If you are a David Bowie fan I probably don't need to remind you that this week is the 40th anniversary of the release of Ziggy Stardust and the Spiders from Mars.
In any case, market capitalism being what it is, there is a 40th anniversary edition of the record, just as there was a 30th anniversary version in 2002.
You may also hear rather more than usual of Bowie's back catalogue being played on radio and in cafes and pubs, reflecting the power of the music industry to push its product at particular moments.
I still have the original vinyl which I must have acquired very close to the original release date of June 6 1972.
Bowie was 25 years old at the time of the release of Ziggy Stardust, and tracks from the record had been premiered on the John Peel and Bob Harris radio shows in early 1972 and then the Old Grey Whistle Test.
The record sold 8,000 copies in the first week of its release and stayed in the album charts for two years, reaching number five in the British charts.
But Bowie and the left have not enjoyed happy relations.
Indeed it was Bowie's styling of himself as the "thin white duke" during his late 1970s Heroes period that many felt implied at least a sympathy for fascism - providing one of the original motors for Rock Against Racism.
Bowie has since made amends, although the episode still leaves a nasty taste for many who were politically active at the time.
The profile of Ziggy Stardust was a little different. At 40 years distance it may be viewed in part as social history.
The album was loosely based on a series of influences from the Legendary Stardust Cowboy to Iggy Pop, and has a narrative running through it, from the world running out of resources and electricity no longer being available to play rock music.
The world did not end in "Five Years," as the opening track on side one suggested, but the idea that the Earth faced environmental catastrophe - then a relatively new one - has become an almost common sense point since.
Whether or not you like Bowie's music or this particular record is a matter of personal choice, and the music itself was not particularly radical in form, echoing the 1950s in songs like Star. Rather it was the centrality of the record to something known as glam rock that was important.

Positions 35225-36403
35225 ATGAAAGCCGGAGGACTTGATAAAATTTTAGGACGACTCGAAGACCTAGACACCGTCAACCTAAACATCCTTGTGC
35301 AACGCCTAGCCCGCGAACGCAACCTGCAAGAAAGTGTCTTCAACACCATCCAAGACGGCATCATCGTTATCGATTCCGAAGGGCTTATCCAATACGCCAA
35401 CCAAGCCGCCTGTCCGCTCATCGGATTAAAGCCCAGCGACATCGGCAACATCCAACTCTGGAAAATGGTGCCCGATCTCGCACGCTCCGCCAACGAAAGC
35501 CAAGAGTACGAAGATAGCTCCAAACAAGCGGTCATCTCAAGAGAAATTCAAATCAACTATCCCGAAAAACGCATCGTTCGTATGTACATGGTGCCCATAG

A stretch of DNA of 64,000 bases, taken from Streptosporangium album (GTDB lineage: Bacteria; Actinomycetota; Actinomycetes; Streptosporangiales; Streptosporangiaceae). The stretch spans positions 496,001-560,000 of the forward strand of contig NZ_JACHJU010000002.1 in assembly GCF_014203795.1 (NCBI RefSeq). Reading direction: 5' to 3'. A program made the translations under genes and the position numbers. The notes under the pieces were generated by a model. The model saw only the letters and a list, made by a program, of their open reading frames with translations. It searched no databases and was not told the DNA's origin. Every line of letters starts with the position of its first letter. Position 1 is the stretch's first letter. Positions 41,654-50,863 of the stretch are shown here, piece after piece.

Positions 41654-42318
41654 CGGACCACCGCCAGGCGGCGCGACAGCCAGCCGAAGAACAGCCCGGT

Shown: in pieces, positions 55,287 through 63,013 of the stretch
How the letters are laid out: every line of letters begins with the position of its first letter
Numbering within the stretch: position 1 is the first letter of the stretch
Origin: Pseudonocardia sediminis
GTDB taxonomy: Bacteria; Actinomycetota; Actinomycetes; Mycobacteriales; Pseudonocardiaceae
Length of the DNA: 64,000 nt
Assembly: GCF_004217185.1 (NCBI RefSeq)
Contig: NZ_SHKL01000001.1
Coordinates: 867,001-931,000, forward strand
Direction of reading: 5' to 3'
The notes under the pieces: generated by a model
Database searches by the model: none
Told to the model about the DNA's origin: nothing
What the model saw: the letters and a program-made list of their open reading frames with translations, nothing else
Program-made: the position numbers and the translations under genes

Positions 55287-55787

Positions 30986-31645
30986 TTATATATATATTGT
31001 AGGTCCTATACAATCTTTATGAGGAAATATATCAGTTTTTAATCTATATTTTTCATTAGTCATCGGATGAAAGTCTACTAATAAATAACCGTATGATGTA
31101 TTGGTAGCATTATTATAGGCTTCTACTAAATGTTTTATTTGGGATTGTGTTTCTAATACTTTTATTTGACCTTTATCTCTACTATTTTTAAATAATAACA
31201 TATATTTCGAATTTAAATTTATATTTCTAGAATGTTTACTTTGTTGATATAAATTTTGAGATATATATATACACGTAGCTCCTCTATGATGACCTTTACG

Men and women dressed in striking clothes, both wore make up and it was often difficult to ascertain which gender they were. It was a statement about sexuality rather different from the macho world of heavy rock.
Again it made a lasting impact and for the better.
The uninitiated are urged to investigate Bowie's image from this period on the internet.
Bowie told a music paper early in 1972 that he was bisexual, although married to a female partner at the time but subsequent interviews clarified that he wanted to explore the sexualities and sexual possibilities which had only recently become openly possible following the legalisation of homosexuality in the late 1960s.
Gay News in July 1972 hailed a Bowie concert at the Royal Festival Hall as "gay rock," and whatever Bowie's intentions, the world of music and culture was a broader and more open place.
The back cover of the original 1972 vinyl record carried the words "to be played at maximum volume," echoing the surrealist slogan "knock hard life is deaf."
The message was without doubt heard on this occasion.
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